Articles

The Political Economy of Financial Innovation: Evidence from Local Governments

C. PERIGNON, B. VALLEE

Review of Financial Studies

juin 2017, vol. 30, n°6, pp.1903-1934

Départements : Finance, GREGHEC (CNRS)

https://academic.oup.com/rfs/article/30/6/1903/3098538/The-Political-Economy-of-Financial-Innovation


We investigate the development of an innovative and high-risk type of borrowing for local governments, known as structured loans. Using transaction data for more than 2,700 local governments in France, we show that the adoption of these instruments is more frequent for politicians from highly indebted local governments, from politically contested areas, and during political campaigns. Taking on structured loans helps incumbents win a reelection, and initially allows them to maintain lower taxes. Our findings illustrate how financial innovation can amplify principal-agent problems within the political system

The Recursive Nature of Institutional Change: An Annales School Perspective

M. CLEMENTE, R. DURAND, T. ROULET

Journal of Management Inquiry

janvier 2017, vol. 26, n°1, pp.17 - 31

Départements : Stratégie et Politique d’Entreprise, GREGHEC (CNRS)

Mots clés : Annales School, Institutional change, Institutional logics, Events

http://ssrn.com/abstract=2805362


In this essay, we propose a recursive model of institutional change building on the Annales School, one of the 20th century’s most influential streams of historical research. Our model builds upon three concepts from the Annales—mentalities, levels of time, and critical events—to explore how critical events affect different dimensions of institutional logics and exert short- or long-range influences. On these bases, organizations make choices, from decoupling to radical shifts in logics, leading to severe institutional changes that become the matter of history. As much as organizations are influenced by events and the prevalent institutional logics, their choices trigger macro-level changes in a recursive manner. More broadly, we comment on how fruitful is our approach to historicize organization studies

Thinking Justice Outside the Dock: A Critical Assessment of the Reform of the EU's Court System

A. ALEMANNO, L. PECH

Common Market Law Review

février 2017, vol. 54, n°1, pp.129-176

Départements : Droit et fiscalité, GREGHEC (CNRS)


The 2015 reform of the EU’s court system will go down in history as the most radical transformation of the EU judicial architecture since the establishment of the General Court in 1989. It entails not only the doubling of the number of General Court judges but also the dissolution of the Civil Service Tribunal. This article offers a critical assessment of these two major, structural changes, by focusing on both the process by which they were adopted and its overall merits. After providing a detailed examination of its tortuous legislative history and highlighting its unique underlying procedural feature – with the Court itself initiating the reform process -, this article identifies and systematises the major reform’s shortcomings. It criticises both the diagnosis underpinning the reform and the cure administered. It concludes by presenting this reform process as a missed opportunity to address, in a more holistic manner, the pressing non-docket related challenges faced by the EU judicial system and, in particular, to reform a governance structure which is no longer fit for purpose considering the massive transformation of the EU judicial branch since the CJ was first established in 1951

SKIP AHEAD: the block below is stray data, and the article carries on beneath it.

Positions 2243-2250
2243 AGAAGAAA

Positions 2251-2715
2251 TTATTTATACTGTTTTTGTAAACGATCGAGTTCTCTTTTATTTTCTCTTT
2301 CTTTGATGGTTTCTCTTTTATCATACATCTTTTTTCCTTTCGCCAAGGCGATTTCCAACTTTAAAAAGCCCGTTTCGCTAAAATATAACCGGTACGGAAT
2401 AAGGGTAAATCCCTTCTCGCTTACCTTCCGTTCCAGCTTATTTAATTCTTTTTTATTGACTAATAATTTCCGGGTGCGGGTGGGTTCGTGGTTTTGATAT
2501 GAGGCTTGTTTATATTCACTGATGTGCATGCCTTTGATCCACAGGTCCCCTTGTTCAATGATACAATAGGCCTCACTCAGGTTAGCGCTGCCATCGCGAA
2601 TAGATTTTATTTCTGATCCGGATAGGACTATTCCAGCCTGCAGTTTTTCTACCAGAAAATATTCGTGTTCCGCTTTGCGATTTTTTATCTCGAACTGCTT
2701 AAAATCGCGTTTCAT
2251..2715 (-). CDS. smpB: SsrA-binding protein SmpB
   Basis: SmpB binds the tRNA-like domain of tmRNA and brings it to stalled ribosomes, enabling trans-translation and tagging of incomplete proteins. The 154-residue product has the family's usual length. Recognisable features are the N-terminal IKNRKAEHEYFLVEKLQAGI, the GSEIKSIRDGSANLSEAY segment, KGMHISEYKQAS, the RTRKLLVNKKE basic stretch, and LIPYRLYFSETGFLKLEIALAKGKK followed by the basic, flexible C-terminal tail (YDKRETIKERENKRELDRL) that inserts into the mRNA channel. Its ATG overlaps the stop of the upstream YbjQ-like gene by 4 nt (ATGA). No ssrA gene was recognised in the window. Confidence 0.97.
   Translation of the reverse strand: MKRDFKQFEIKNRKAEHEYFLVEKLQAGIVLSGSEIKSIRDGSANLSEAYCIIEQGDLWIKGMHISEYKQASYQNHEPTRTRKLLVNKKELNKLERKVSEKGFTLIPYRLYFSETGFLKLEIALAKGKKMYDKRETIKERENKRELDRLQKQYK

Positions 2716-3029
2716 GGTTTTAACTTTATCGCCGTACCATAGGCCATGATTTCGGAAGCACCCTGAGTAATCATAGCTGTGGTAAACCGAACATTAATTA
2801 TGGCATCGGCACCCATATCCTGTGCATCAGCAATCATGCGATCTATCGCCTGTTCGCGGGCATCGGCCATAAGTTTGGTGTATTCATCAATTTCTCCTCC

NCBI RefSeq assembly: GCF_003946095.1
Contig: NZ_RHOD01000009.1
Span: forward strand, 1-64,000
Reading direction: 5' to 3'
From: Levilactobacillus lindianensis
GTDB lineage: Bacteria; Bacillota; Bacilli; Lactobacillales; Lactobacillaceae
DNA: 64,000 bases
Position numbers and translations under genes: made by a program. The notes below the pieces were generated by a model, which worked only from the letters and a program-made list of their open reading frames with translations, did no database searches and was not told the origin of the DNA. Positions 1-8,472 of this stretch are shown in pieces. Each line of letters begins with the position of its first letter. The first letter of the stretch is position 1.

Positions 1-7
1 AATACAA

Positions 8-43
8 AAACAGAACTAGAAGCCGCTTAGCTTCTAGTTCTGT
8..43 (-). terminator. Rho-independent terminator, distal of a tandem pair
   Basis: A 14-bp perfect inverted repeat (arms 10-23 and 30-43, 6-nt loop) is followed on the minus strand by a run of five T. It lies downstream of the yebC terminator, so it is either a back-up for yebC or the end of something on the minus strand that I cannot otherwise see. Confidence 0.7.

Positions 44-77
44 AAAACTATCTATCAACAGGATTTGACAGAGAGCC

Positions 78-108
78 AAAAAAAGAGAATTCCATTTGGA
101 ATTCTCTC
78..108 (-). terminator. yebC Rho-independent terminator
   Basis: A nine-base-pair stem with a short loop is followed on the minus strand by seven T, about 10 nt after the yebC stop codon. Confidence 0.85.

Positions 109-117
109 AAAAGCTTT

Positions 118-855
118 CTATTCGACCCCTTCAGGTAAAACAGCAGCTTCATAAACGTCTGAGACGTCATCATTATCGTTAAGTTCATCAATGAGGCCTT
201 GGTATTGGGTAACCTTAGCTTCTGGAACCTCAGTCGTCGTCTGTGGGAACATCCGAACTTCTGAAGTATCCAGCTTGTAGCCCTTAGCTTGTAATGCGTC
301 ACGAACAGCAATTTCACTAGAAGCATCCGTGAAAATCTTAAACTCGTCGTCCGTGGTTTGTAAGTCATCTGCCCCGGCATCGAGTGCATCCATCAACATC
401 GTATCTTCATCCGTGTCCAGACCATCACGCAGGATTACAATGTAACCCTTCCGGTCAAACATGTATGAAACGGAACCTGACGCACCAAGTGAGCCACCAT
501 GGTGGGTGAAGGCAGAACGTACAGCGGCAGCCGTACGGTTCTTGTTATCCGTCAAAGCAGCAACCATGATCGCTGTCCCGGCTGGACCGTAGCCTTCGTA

Topological network design of closed finite capacity supply chain networks

L. KERBACHE, J. MAC GREGOR SMITH

Journal of Manufacturing Systems

octobre 2017, vol. 45, pp.70-81

Départements : Informations Systems and Operations Management

Mots clés : Closed;Finite networks;M/M/1/K;M/G/c/c;M/G/∞ queues

http://www.sciencedirect.com/science/article/pii/S027861251730122X


In this paper, we examine the layout, location, and general topological arrangement of queues in a closed finite queueing network environment for supply chains. Since our focus is on manufacturing environments, then maximizing throughput is a worthy performance measure objective. We are given a network topology G(V, E) with a finite set of nodes and edges and we wish to assign the queues to the nodes V ∈ G such a way that the maximum throughput is achieved. This is a nonlinear continuous optimization problem with implicit integer variables so the problem is at least NP-Hard. We also examine the impacts of Additive Manufacturing (AM) on the throughput of the supply chain. Decentralization of the supply chain topology as evidence by the increased dispersal of nodes within the topology tends to increase the throughput of the system, so the AM leaf nodes can have a measurable and significant impact on SCM throughput.